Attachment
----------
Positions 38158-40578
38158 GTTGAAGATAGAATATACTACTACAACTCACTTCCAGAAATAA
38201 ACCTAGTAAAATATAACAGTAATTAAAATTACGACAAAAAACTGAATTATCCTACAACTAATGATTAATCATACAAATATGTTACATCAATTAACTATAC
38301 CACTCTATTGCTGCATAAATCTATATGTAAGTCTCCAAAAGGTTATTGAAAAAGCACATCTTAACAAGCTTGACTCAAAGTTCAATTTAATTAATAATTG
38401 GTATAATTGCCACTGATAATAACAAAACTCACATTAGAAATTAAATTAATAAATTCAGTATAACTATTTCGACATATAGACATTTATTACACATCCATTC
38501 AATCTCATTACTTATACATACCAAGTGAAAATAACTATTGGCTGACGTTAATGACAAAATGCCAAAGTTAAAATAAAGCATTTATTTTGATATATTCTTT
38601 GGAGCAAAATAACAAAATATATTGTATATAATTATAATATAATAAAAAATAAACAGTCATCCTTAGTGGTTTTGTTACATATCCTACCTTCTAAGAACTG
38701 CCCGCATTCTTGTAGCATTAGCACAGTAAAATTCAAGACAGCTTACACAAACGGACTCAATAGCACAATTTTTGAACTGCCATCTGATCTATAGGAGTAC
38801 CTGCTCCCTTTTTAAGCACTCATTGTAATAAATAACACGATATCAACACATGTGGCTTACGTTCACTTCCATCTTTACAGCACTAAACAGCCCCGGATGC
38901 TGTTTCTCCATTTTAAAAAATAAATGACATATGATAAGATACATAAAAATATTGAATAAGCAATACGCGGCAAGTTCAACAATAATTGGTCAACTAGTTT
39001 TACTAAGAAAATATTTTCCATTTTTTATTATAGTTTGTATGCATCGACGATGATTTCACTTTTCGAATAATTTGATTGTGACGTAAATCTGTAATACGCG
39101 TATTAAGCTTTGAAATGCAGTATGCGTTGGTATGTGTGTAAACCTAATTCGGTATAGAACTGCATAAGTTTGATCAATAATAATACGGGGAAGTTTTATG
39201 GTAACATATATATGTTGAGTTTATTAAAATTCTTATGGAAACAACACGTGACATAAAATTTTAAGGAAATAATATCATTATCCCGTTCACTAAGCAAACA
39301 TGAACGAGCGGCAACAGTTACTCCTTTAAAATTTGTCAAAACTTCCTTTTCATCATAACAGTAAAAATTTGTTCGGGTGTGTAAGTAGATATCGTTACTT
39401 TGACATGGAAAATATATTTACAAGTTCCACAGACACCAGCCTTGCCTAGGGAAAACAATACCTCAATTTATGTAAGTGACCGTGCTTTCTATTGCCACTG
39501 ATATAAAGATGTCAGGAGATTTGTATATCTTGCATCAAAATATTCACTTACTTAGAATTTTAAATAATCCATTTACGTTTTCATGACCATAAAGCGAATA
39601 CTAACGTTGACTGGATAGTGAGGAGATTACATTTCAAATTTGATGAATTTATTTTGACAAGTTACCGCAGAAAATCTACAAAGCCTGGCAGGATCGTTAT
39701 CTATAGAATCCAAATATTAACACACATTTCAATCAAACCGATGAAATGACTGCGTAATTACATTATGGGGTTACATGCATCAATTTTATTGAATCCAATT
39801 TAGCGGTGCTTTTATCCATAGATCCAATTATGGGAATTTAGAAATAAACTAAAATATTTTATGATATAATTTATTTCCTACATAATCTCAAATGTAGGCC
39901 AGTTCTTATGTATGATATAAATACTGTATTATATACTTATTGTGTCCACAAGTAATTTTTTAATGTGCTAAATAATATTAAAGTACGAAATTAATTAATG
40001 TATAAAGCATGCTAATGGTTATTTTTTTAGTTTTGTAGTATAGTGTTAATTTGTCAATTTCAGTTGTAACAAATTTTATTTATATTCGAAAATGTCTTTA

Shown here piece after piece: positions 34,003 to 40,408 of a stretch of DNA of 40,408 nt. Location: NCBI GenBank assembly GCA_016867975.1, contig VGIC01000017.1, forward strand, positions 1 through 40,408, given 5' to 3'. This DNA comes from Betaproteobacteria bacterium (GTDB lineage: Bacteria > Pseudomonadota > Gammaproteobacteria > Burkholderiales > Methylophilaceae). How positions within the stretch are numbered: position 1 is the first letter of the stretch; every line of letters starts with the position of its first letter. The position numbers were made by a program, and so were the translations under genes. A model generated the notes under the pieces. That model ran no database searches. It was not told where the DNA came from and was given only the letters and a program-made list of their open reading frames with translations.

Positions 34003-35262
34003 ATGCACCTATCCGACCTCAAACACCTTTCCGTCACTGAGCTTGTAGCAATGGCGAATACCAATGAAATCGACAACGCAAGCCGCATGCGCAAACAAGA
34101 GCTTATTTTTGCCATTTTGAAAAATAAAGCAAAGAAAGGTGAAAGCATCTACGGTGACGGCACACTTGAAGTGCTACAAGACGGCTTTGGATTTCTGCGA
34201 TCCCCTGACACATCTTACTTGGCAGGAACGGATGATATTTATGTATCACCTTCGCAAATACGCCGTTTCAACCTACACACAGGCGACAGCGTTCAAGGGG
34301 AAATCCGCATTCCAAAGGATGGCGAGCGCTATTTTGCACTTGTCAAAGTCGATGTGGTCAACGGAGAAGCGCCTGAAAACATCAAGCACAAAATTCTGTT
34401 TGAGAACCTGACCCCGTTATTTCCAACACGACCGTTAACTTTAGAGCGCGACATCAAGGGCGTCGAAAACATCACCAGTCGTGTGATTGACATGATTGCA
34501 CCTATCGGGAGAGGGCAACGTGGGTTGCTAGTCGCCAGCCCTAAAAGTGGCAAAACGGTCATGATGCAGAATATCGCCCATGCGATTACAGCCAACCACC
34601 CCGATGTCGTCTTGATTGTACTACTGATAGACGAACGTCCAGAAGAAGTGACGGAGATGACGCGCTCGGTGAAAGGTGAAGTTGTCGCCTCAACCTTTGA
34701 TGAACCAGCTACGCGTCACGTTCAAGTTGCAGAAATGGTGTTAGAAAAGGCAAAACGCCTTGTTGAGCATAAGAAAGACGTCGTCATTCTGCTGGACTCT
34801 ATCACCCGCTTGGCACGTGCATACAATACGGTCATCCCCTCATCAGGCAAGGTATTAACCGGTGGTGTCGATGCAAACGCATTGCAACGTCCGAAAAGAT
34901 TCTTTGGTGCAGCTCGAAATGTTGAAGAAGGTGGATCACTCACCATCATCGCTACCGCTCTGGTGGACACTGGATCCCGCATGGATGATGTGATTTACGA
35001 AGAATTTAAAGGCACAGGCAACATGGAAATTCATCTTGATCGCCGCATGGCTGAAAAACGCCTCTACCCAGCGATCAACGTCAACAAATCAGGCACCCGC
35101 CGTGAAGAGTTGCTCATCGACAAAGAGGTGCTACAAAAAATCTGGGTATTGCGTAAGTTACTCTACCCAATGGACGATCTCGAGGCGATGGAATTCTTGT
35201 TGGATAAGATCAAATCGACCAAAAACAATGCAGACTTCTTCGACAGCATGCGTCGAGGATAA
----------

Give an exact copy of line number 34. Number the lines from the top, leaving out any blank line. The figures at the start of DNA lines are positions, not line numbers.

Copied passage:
35001 AGAATTTAAAGGCACAGGCAACATGGAAATTCATCTTGATCGCCGCATGGCTGAAAAACGCCTCTACCCAGCGATCAACGTCAACAAATCAGGCACCCGC